Bargain runs aren’t something you seek out on Black Friday. You could have a bargain run any day.
Ever have a workout that you:
- Loathe doing but know you need it, or
- Fear doing because you may not complete it, or
- Are stretching yourself beyond your current conditioning, or
- Just do not feel like doing the workout.
Bargaining is a mental technique to try that might just get you through it and keep you on target for your goals. I find that it works especially good on out-and-back courses because if you commit to just one more segment then you have really doubled the outcome since you have to return.
How it works:
Establish your ideal workout outcome goal. I recommend doing so in tiers. I might set them like this:
- Gold Medal – 6 mile run
- Silver Medal – 5 mile run
- Bronze Medal – 4 mile run
- Honorable Mention – got out there and didn’t skip the workout entirely
The idea is to maximize make mental bargains with yourself breaking down your workout into what is most tolerable so that even on a bad day (regardless of reason – physical, mental, environmental) you get the most out of the workout.
- Put your workout outcome goal out of your mind. Sometimes it is just too much to focus on and too distant.
- Focus only on the current segment of the workout you think you can handle – right now. (i.e. next mile, next lap, next stop light, next intersection)
- Make a deal with yourself to finish this next segment that you can handle and then you will figure out what you will do next. It takes the form of: “If I can get “X” done, then I can turn back if I want or, I can see what I can handle next.” But no commitment is made to complete your entire workout.
- Your bargains can be in the form of rewards for yourself (“If I get through “X” I can take a break, slow down, turn back, have dessert, …”)
- Once you complete that segment, you strike your next deal in the same fashion. (Or head home.)
- The objective is to get you – one way or another – just to the next part of your workout, one step at a time.
How I Use It:
Getting back in shape after time off (forced or otherwise) is seldom fun. I notice that it takes at least a mile to even upgrade how I feel to crappy. Knowing this, I suspend thinking too much about how many miles I would really like to get in. At this point at least I want to move, burn some calories and loosen up – if nothing else than for tomorrow’s effort. Only then do I think about what I can handle for the day.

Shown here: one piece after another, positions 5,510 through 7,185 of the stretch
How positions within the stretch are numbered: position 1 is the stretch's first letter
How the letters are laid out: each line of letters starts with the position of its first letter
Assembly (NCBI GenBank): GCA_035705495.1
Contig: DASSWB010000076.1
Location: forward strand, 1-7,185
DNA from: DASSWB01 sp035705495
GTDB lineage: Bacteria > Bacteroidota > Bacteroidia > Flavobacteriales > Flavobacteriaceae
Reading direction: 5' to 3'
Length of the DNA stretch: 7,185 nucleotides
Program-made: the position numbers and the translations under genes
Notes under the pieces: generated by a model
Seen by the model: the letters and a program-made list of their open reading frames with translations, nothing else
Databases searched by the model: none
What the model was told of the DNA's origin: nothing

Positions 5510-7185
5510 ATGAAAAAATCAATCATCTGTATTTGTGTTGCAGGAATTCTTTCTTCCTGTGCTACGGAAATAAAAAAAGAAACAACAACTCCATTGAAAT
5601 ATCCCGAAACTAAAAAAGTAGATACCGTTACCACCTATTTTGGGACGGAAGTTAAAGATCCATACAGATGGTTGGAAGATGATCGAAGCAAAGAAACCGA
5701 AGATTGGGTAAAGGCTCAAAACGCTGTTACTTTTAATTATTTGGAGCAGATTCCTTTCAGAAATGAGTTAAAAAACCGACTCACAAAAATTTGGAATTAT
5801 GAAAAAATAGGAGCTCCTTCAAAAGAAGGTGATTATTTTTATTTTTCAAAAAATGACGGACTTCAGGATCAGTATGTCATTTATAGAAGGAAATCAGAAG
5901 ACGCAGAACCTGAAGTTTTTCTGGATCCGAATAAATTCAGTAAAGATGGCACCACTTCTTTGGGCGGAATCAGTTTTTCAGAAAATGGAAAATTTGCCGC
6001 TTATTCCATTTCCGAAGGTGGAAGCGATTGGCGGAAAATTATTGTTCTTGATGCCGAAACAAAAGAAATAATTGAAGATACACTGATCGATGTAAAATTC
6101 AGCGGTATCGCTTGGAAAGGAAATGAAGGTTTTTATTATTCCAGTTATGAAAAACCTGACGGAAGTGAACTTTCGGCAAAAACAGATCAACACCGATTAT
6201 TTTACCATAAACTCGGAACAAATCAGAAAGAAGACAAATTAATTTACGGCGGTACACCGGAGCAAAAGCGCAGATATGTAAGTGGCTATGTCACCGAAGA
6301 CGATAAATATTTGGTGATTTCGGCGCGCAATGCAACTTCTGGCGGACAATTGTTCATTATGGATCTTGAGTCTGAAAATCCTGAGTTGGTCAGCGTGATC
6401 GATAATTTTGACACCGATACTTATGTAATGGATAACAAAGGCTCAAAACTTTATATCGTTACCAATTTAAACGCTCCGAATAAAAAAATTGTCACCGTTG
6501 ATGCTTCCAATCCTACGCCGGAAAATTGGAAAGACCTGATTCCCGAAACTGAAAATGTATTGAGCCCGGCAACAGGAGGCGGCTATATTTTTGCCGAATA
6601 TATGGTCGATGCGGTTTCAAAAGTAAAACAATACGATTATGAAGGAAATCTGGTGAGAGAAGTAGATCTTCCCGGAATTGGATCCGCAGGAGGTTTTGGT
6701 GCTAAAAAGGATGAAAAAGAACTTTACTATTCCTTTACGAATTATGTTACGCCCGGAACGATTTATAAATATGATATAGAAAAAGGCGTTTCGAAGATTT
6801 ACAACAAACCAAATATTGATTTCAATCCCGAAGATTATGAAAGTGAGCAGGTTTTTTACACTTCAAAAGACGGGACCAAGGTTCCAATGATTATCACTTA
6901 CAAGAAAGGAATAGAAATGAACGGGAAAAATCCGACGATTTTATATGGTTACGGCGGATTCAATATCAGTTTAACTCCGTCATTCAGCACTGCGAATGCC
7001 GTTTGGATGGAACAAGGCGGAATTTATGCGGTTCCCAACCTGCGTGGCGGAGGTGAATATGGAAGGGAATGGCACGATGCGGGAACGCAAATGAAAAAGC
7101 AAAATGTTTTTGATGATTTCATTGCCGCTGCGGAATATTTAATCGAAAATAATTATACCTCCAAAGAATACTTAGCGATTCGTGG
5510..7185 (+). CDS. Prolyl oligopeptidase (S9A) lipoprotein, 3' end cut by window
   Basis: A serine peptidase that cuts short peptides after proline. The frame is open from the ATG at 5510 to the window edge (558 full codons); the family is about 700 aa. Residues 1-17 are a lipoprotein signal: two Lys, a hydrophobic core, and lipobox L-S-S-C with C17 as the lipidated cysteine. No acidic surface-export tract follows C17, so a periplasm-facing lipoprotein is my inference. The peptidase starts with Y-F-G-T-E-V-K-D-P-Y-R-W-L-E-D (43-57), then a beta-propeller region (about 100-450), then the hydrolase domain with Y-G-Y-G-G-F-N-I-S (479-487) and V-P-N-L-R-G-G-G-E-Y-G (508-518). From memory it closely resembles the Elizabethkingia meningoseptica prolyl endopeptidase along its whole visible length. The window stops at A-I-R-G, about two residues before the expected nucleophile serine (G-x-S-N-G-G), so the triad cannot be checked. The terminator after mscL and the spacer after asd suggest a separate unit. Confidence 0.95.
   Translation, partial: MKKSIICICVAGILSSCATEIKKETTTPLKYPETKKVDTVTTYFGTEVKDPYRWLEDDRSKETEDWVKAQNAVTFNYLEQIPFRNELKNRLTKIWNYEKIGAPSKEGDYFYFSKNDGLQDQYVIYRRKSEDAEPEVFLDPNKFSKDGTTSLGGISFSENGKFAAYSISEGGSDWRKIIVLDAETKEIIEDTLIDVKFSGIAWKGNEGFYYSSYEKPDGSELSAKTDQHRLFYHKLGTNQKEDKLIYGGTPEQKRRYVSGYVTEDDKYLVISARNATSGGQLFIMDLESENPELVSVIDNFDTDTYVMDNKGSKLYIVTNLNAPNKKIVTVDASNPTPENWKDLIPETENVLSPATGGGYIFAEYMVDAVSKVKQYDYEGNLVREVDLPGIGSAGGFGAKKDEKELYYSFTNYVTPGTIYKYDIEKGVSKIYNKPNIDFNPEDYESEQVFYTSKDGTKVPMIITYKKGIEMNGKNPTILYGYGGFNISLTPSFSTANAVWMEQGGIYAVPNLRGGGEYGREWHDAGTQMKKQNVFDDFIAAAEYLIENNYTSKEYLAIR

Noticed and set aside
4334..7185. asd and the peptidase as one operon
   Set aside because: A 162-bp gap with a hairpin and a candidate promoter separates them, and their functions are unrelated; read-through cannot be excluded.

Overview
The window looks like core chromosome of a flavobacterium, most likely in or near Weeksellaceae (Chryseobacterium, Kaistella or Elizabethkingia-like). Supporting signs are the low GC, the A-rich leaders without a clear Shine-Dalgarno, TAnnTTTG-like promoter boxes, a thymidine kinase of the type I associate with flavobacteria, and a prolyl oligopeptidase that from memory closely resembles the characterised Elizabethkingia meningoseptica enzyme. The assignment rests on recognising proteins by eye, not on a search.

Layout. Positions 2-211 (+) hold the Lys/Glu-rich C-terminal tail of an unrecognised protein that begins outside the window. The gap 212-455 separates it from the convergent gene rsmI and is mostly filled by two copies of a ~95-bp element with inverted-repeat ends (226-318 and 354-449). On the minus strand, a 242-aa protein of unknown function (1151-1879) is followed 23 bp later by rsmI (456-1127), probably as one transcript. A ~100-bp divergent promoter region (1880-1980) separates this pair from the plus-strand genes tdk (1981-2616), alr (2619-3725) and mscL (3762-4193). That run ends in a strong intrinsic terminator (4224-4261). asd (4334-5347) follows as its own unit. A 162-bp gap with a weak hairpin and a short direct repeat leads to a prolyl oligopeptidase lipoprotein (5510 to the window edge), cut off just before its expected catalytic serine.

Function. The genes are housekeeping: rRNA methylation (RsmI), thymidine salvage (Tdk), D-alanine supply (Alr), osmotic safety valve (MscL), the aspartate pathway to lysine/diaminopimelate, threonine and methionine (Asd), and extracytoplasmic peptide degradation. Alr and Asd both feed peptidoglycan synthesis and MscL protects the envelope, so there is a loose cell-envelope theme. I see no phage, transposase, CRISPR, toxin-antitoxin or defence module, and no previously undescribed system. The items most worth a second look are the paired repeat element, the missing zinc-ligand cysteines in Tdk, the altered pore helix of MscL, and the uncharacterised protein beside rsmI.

Recently, after about three weeks of running I planned on doing a “long” run. I figured that I could handle 4-5 miles. Secretly, I really wanted to go 6 miles (Gold Medal). I had run 4 miles already but had to stop several times and was not what I called fun.
I did not feel especially strong or fresh and knowing that first mile really does not feel good, I made a bargain to just get the first mile done and if I had to, I’d stop stretch and then assess what I could handle for the day – maybe even just head home. At the end of that mile two things happened. First, I was already a mile from home so at least I automatically was going to be able to slug out a 2-mile run (Honorable Mention goal but at least my journey to getting back in shape was still moving forward – albeit slowly). And second, approaching the mile mark I actually felt looser and my breathing was fairly comfortable. Onward I went.
I shifted my focus to my next goal. If I could just relax and go out one more mile I could stop and regroup at that time and I would be guaranteed a 4 mile run (Bronze Medal goal; or two miles plus a very long walk home to dwell on things).
By mile two I was surprisingly fresher than in past days. But I didn’t want to jump too far ahead. I knew that my conditioning was fragile and at any moment I could crash and burn. So I felt like another half-mile was reasonable and it would make for a 5-miler (Nice Silver Medal goal). Deal – I’ll only commit to another half-mile.
As I approached the traffic light at that 2.5-mile mark on my run I was fatiguing but it was manageable and I looked up in the distance to see the 3-mile mark traffic light. Ok, if I make it to three then I could just go four and walk home but I’d have a decent run and a nice cool down. Deal.
Turning at the midway mark I then felt buoyed by my success. I figured I could do this. At four miles I was fatiguing and decided to change my route so that I would pass closer to home. If my body wouldn’t carry me to 6 at least I would have a solid 5 under my belt. But motivation to get my Gold Medal workout kicked in. Nearing the turn-off to my house, about 4.5 miles in, I realized I didn’t feel all that bad and if I just ran this loop around my neighborhood I could get my 6th mile in. Once in the neighborhood I could even just back off on my pace and jog easily to get it in. Deal.
I averted doing the 5-miler (which would have been my longest run anyway) and completed the six. It also demonstrated that it was as much mental as it was physical in pushing forward in my comeback.
Bargaining doesn’t always get you the gold, but it will certainly get you farther along your journey, one step at a time.